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Saudi Arabia: doctors and corporal punishment


Raif Badawi is a Saudi blogger sentenced to 10 years in jail and 1000 lashes for expressing liberal and secular views. He received the first 50 lashes in 2015. Human rights organisations and the United Nations (UN) expressed outrage, but the Saudis were unmoved. The remaining lashes were due to be administered in weekly 50s — but, thus far, they have not been.

Saudi doctors, usually GPs, assess prisoners prior to punishment,1 and have repeatedly pronounced Mr Badawi unfit for flogging.2 Whether they have done so with the complicity of an embarrassed state, or as a principled stand carrying personal risk, we cannot know. Nevertheless, we condemn any medical professional involvement at all. Do no harm is a central tenet of Western and Islamic medical ethics. To refuse to participate in judicial punishment might be perilous,3 but while this may help explain their position it cannot justify it. The UN Human Rights Council declared the participation of medical professionals in such punishments, including assessments of fitness to withstand them, a gross contravention of medical ethics, and to be an offence under international law.4


Do we have any business passing further comment? One could easily dismiss our secular perspective as too removed from the Kingdom’s values to be relevant — but that’s to suggest that the view from outside the box has no value, which can’t be right. We have more in common with Saudi doctors than many external commentators, and can listen as well as talk. The fact that we do not condone participation in judicial punishment does not mean that we have no interest in their view, nor they in ours. Can dialogue ever be bad?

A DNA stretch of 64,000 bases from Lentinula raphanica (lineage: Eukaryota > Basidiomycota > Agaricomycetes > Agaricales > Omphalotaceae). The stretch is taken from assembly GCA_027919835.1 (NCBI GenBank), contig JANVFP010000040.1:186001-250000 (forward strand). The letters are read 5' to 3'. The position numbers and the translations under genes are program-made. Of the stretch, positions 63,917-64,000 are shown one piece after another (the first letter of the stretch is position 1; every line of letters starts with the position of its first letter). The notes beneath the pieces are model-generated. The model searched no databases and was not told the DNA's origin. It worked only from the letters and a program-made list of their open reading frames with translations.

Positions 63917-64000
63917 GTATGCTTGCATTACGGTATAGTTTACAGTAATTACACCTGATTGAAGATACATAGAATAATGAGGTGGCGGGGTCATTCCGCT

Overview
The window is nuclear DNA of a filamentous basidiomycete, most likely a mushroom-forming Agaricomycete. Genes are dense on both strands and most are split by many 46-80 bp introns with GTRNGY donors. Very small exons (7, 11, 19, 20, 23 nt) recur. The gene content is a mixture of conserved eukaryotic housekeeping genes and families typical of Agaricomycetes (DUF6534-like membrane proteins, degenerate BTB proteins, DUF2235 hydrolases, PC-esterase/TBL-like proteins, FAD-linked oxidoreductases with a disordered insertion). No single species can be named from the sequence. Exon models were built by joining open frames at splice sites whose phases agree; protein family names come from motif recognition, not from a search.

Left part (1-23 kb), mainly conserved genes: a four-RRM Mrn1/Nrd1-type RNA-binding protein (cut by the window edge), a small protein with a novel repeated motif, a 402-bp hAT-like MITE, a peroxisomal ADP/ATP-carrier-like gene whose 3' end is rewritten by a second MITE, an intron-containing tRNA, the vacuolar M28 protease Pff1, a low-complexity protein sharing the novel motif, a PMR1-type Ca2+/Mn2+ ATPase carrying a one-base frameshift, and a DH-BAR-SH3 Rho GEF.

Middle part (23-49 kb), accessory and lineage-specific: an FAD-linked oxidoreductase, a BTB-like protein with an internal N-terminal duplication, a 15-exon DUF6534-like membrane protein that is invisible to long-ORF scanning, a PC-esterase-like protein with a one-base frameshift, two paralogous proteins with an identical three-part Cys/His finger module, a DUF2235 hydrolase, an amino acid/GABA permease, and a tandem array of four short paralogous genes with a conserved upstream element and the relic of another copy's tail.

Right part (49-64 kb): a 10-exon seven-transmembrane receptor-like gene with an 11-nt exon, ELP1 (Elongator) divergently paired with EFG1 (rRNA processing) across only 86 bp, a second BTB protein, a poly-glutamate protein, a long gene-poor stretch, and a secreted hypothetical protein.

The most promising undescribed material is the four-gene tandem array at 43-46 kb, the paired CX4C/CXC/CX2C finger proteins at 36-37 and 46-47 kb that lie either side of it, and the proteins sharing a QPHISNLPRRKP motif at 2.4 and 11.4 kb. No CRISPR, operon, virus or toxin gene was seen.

There is evidence of their discomfort. Saudi bioethicists describe conflict between Islamic medical ethics and Saudi law.5 Saudi professional bodies blur their guidance: the Saudi Commission for Health Specialties (equivalent to our General Medical Council) publishes a detailed ethical code6that obliges doctors not to participate in acts of harm, but then makes an exception ‘for what was approved by the Islamic sharia, with a ruling from the religious judiciary’. Islamic bioethics is grounded in religion, and since all Saudi law derives from Sharia the two are inextricably linked.7Doctors may feel ethical, as well as religious and legal, obligations to uphold court judgments.5 But those seeking reform argue that Sharia, as revealed in the Qur’an, the word of God, and in the Sunnah, the teachings of the Prophet Mohammad (PBUH), is not rigid, but guidance from which religious scholars have developed legislation through fiqh (Islamic jurisprudence).5,8 As human interpretation of God’s word this is not unquestionable.9,10 Indeed, inside the Kingdom Mr Badawi’s case has been widely discussed, with scholars calling for reform and a new penal code. Public support on social media has debated whether his punishment accords with Sharia teachings, suggesting the public feel that, if not, the participation of doctors cannot be ethically justified.5


Does this offer hope? Doctors are accorded high status in Islam. The idea of what a physician is and should be matters a great deal to the people and the state. Perhaps through discussion of their ethical position doctors could drive changes that external pressure cannot. Perhaps they would welcome our support. Saudi doctors are not the problem, but they could be part of solving it. If we are ready to listen we might find them ready to talk.


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